In Kota, a school for grandmas’ to fulfil their dream of getting education
Classes at Matri Gyan Kendra are held from 4.30-6.30 pm. The centre is a brainchild of Kota MP Om Birla and Chambal Fertilizers and Chemicals Limited.
Kalawati Bai wore a pink saree and carried her slate and chalk to school as she began her lessons formally.
Bai wants to fulfil her dream of getting an education and along with her friends, she can already write her name. They go to a government upper primary school but with a difference: The students here are all above 40 years of age.
Bai and her friends have enrolled at the Matri Gyan Kendra, a school for grandmothers’ in Kachnawada village in Sangod region of Rajasthan’s Kota district.
“I could not pursue an education in my childhood due to poverty and lack of awareness for education. But now when the authorities of Matri Gyan Kendra approached me, I decided to fulfil my childhood dream...” the 50-year-old said.
“I am studying so that I can learn to sign and write my name instead of giving thumb impression for drawing money from banks and also benefit from government schemes,” she added.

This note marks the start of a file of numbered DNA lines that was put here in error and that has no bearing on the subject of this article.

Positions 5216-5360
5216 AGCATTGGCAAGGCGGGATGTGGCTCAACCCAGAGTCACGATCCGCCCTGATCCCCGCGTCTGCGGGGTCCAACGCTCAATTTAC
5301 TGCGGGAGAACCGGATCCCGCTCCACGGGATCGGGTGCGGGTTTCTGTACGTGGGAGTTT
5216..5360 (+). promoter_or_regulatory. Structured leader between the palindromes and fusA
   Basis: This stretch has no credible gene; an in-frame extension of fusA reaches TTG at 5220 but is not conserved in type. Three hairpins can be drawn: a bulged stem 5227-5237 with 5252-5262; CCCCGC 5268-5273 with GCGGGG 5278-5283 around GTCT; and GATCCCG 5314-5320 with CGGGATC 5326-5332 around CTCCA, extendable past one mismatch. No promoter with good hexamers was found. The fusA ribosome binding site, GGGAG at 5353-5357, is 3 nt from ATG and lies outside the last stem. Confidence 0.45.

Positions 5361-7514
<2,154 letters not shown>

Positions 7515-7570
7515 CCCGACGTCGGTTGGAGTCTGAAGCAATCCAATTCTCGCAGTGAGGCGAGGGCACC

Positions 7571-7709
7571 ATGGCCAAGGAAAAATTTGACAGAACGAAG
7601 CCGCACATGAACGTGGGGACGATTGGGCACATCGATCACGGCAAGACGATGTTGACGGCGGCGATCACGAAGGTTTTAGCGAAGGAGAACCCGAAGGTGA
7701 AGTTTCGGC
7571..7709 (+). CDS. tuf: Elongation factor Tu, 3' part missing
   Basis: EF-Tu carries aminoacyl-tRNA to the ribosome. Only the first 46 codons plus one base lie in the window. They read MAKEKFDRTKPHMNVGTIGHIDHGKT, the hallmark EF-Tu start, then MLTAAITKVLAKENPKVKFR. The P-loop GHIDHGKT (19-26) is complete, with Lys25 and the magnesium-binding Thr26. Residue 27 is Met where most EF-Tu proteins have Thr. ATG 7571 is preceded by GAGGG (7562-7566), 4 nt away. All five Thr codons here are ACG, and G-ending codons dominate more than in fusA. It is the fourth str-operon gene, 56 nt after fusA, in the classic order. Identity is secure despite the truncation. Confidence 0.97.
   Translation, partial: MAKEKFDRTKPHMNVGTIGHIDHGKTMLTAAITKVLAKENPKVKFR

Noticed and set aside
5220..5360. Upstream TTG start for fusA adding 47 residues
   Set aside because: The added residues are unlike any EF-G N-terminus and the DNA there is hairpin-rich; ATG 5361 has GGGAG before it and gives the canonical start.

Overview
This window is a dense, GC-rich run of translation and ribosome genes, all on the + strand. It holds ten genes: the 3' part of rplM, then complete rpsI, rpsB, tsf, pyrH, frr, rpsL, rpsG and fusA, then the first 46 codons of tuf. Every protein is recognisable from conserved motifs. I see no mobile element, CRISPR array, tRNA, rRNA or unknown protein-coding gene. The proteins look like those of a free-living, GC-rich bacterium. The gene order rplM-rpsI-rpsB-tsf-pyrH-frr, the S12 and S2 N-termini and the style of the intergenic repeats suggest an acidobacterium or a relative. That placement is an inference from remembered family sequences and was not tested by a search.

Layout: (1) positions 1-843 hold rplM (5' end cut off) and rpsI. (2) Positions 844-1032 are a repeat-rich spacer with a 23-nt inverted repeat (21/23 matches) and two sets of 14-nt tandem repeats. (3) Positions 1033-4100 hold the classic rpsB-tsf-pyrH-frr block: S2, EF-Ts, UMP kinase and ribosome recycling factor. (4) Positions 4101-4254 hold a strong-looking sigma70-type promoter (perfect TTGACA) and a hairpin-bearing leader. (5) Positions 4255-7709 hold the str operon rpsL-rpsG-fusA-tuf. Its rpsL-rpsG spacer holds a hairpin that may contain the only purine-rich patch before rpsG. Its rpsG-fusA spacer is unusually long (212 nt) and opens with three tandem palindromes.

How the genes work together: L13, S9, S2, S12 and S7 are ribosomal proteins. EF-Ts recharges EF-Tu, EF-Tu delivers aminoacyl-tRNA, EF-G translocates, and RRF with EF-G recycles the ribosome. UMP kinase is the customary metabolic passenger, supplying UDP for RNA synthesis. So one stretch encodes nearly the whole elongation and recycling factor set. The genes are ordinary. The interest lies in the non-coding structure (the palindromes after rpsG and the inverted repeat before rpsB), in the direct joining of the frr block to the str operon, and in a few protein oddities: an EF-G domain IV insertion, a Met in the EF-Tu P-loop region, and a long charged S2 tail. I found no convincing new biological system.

The Matri Gyan Kendra is a brainchild of the member of Parliament from Kota Om Birla and Chambal Fertilizers and Chemicals Limited (CFCL). The centre was officially launched on Monday evening.
“I conducted a survey of education among rural women and found that a large number of them were illiterate so we decided to start these kendras in the rural areas,” Birla said.
“... a literate woman can persuade the children in the family for literacy in a more effective manner so the education of elderly women is also necessary to ensure the goal of complete literacy in the society,” he said.
India’s literacy rate grew to 74% in the decade to 2011, according to the latest census, but female literacy continued to lag - about 65% of women were found to be literate, compared with 82% of men.
Experts say outdated attitudes toward women, including a preference for male children, and child marriages as the main reasons for the lower female literacy rate in India.
Birla said four more such centres will be opened in government schools in the district.
Their teacher Annu Kewat said the classes began two months ago and are held in the evening from 4.30pm to 6.30pm so that they don’t disturb the regular classes at the school.
CFCL’s corporate social responsibility manager Vikas Bhati said that the women will get a uniform, stationery, and other facilities from the company’s CSR fund.
Sixty-year-old Kranti Bai said her family members, including her children, have been to a school.
“I was the only one in the family without education so I hope to get educated through the centre.”
A similar school, Aajibaichi Shala, is run in Thane district of Maharashtra where the grannies learn to write, read and multiply in Marathi. The school was opened on March 8, 2016, Women’s Day.